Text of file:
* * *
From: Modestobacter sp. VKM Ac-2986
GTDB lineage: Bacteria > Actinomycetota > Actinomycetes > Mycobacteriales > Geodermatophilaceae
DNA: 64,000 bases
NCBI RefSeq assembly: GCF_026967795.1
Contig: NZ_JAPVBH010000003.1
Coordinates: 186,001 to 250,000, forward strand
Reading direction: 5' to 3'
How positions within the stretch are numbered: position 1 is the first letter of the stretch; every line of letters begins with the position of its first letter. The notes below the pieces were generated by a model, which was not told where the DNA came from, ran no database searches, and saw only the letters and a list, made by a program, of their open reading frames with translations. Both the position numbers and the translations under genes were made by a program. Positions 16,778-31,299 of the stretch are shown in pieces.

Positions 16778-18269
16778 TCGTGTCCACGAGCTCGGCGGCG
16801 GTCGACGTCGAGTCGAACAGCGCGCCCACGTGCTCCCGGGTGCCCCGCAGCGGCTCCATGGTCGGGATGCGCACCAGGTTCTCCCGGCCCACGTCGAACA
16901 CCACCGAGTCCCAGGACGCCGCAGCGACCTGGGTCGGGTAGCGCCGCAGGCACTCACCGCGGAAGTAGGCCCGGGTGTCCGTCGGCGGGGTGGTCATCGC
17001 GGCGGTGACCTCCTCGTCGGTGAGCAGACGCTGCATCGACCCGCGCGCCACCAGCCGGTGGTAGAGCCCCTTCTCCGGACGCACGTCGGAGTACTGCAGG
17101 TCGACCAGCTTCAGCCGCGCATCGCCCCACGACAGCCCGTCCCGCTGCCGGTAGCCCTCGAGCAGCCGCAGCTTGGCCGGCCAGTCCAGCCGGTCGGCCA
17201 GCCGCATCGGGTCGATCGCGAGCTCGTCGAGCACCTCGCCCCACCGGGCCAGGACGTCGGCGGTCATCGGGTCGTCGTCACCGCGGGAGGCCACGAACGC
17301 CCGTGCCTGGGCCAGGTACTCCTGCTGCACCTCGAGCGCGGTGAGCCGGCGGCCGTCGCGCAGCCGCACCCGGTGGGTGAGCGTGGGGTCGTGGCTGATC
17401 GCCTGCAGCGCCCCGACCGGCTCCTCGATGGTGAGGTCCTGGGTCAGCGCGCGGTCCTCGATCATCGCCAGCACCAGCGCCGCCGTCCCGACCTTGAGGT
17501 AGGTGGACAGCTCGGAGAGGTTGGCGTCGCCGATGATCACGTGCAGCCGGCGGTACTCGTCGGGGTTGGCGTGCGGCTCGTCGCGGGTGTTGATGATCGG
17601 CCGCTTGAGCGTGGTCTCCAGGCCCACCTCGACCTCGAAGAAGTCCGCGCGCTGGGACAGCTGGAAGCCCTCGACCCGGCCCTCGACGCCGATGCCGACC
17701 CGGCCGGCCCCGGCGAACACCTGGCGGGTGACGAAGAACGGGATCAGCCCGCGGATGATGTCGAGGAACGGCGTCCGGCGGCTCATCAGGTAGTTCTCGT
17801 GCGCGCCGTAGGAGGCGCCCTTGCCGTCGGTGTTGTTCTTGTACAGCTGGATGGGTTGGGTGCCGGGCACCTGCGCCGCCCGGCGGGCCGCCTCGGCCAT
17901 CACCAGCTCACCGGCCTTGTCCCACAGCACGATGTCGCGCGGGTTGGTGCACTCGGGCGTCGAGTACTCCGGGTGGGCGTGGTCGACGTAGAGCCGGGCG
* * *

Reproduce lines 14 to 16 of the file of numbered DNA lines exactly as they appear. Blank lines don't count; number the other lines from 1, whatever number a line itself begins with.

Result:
17101 TCGACCAGCTTCAGCCGCGCATCGCCCCACGACAGCCCGTCCCGCTGCCGGTAGCCCTCGAGCAGCCGCAGCTTGGCCGGCCAGTCCAGCCGGTCGGCCA
17201 GCCGCATCGGGTCGATCGCGAGCTCGTCGAGCACCTCGCCCCACCGGGCCAGGACGTCGGCGGTCATCGGGTCGTCGTCACCGCGGGAGGCCACGAACGC
17301 CCGTGCCTGGGCCAGGTACTCCTGCTGCACCTCGAGCGCGGTGAGCCGGCGGCCGTCGCGCAGCCGCACCCGGTGGGTGAGCGTGGGGTCGTGGCTGATC